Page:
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Yuppie And The Chocolate Factory

Tonight the sky is clear, and a light breeze envelops the street with a chocolate aura. I'm sitting across from the Blommer Chocolate Factory on the Northwest edge of downtown Chicago and I'm 5 years old again, waiting for my grandmother to take cookies from the oven.

Tonight the factory, at 600 West Kinzie, is awake, glowing in the presence of the city to my back. It breathes in and out, with a soft snort and a sigh, whispering a silent happiness down into my lungs while men, dressed in white, walk to and from their cars. They are wearing plastic shower caps and Mickey Mouse gloves; they resemble a strange crossbreed of scientists, Martha Stewart, and Saturday morning cartoon figures.

For the last two months I have attempted to discover who complained about the chocolate smell that's now aesthetically paralyzing me. Who, I wanted to know, could be against chocolate?

The complaint triggered an investigation a year ago by the U.S. Environmental Protection Agency and lead to a citation and "alleged violation" of the 2001 Clean Air Act.

On the surface, it appears the smell has prevailed, that little has changed, that I should sit here content, cologned in this childhood fragrance. But deep in the shadows of looming condos, there is a war that wages between gentrification, government, and cocoa grinders.

blommer_thumb.jpgThe Investigation
In July 2005, a condo dweller who officials still refuse to identify called the EPA complaining of an unpleasant odor coming from the factory. The smell was particularly bothersome when the unidentified complainant used his balcony, he told investigators. At the time, Blommer operated 11 grinders that vented emissions from the northeast corner of the factory roof. The citizen also complained about these visible emissions.

The EPA does not regulate odor. However, on the first and second of September 2005, an EPA inspector found "significant violations" of opacity limitations - for 16 minutes the first day and 10 minutes the next.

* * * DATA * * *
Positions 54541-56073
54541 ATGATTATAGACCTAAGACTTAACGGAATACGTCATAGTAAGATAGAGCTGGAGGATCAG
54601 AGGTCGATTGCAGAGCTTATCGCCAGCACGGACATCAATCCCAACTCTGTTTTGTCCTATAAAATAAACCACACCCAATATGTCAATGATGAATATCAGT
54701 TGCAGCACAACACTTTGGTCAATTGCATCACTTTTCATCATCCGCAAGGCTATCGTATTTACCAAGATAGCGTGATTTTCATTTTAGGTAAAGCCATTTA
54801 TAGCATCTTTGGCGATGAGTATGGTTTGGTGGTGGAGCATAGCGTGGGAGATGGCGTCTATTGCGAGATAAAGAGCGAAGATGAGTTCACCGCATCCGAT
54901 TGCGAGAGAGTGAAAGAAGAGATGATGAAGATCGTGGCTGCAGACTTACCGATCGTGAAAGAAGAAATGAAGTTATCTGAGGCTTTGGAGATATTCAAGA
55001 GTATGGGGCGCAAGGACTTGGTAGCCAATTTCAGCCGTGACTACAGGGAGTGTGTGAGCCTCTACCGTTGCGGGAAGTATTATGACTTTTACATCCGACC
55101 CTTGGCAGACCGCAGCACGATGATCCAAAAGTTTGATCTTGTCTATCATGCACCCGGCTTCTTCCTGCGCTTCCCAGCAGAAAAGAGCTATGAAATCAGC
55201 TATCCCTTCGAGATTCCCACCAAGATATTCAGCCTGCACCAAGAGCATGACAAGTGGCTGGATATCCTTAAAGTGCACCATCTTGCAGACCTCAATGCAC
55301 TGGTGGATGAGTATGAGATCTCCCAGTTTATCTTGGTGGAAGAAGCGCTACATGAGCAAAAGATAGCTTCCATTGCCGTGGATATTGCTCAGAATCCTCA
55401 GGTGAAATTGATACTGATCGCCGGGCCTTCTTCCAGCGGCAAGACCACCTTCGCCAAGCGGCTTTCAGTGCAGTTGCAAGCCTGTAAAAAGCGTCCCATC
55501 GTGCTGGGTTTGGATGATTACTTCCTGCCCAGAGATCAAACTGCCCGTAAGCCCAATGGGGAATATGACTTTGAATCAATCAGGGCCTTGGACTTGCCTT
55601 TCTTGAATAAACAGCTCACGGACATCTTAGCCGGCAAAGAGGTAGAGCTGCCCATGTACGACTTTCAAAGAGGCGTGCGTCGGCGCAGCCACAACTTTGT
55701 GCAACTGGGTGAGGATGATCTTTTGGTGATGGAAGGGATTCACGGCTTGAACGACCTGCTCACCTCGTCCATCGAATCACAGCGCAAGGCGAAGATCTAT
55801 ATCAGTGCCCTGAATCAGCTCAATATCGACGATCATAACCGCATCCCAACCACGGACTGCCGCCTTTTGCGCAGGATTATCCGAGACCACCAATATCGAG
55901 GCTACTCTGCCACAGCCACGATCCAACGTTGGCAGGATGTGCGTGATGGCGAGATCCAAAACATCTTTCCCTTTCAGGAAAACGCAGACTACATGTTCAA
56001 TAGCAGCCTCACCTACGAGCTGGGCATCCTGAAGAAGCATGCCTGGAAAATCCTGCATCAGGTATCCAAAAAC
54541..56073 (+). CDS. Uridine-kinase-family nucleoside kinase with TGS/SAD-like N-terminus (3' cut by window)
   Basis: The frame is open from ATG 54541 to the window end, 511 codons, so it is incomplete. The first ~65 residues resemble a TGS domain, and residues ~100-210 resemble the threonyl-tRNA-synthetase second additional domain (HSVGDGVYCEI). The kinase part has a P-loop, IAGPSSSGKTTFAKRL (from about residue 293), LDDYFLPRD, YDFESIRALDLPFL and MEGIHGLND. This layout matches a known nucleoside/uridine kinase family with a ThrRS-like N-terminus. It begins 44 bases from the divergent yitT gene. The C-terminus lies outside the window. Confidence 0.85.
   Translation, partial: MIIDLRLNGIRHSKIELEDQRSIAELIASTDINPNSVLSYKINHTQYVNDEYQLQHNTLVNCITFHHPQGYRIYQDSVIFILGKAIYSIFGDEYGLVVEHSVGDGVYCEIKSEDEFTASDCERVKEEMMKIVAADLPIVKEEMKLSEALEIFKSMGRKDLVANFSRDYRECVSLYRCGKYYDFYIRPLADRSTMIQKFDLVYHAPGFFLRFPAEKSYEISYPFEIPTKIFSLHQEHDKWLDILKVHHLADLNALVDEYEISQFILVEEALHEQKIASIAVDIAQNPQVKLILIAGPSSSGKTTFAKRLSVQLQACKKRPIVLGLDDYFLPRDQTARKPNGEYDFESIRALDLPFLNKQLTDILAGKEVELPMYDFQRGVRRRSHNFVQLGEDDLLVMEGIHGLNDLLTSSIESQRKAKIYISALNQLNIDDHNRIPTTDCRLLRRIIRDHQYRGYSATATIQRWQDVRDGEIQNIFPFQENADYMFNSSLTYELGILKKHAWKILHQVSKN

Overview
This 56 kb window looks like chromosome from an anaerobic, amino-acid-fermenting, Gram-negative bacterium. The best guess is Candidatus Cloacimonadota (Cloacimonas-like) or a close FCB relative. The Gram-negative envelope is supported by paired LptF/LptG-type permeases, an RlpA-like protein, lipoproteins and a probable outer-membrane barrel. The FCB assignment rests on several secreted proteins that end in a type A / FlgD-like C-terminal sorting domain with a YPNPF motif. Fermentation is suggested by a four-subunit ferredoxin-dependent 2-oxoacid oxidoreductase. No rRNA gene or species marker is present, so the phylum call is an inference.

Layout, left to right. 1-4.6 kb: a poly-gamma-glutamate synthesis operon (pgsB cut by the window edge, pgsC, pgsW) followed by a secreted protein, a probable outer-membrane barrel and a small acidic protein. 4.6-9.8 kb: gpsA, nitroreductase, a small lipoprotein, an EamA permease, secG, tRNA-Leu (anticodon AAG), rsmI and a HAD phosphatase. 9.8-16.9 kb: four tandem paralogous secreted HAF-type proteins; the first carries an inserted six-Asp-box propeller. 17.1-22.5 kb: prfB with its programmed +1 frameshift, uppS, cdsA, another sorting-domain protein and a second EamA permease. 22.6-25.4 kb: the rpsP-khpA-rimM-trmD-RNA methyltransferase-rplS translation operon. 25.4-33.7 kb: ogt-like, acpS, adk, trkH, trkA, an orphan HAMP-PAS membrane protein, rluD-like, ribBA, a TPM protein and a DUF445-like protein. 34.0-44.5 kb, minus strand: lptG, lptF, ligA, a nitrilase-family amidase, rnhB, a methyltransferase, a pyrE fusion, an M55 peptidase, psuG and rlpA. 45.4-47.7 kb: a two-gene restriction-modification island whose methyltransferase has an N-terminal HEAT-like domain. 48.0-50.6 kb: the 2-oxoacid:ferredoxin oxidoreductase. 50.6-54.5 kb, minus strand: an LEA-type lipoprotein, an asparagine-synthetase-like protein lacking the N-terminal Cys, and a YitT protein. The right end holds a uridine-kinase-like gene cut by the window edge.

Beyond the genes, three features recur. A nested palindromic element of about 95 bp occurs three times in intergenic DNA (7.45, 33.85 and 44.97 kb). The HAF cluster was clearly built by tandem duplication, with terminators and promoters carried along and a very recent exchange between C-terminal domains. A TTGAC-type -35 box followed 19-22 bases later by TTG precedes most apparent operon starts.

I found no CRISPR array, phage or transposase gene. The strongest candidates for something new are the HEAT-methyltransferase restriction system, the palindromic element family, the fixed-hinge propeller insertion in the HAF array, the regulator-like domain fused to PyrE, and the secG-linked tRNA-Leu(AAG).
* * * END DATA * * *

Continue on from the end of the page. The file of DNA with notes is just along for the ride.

Opacity is a subjective measurement that determines the amount of emissions being released into the air. It does so by monitoring how much light is obscured by a plume of smoke, rating them on a scale that ranges from 0 percent (clear smoke) to 100 percent (completely black smoke). Illinois requires factory opacity levels to be at less than 30 percent, with three eight minute exceptions for every 24 hour period. The reading for Blommer ranged from 32.1 percent to 49.4 percent over the two observed days.

Shortly after the testing, Blommer was sent a notice of its violation.

"We were surprised by the allegation," vice president of operations Rick Blommer wrote in a November 2005 letter sent to neighbors of the factory. "We were in the final stages of adding filter equipment for maintenance purposes that would have the added benefit of decreasing emissions."

In fact, since 2004, Blommer had been developing a plan to install emission control equipment for its cocoa bean grinders.

"Blommer had told the EPA that they were installing equipment," says Tom Wolf, a spokesman for Blommer. "There was no fine or payment or agreement that Blommer exceeded the opacity limit."


Even if there was a violation of opacity limits, the EPA stated in a document obtained by The Beachwood Reporter, "Our complaint did not allege health risk," and that "No information was found addressing health effects associated with ambient cocoa concentrations."

"The substance emitted from our plant is organic, not toxic," Blommer wrote in his letter to neighbors. "The source of the opacity viewed by the USEPA inspector was cocoa butter. Nothing more. Nothing less."

Blommer installed its emissions control equipment as planned and, according to the EPA, are in compliance with the Clean Air Act today. And it still smells like chocolate.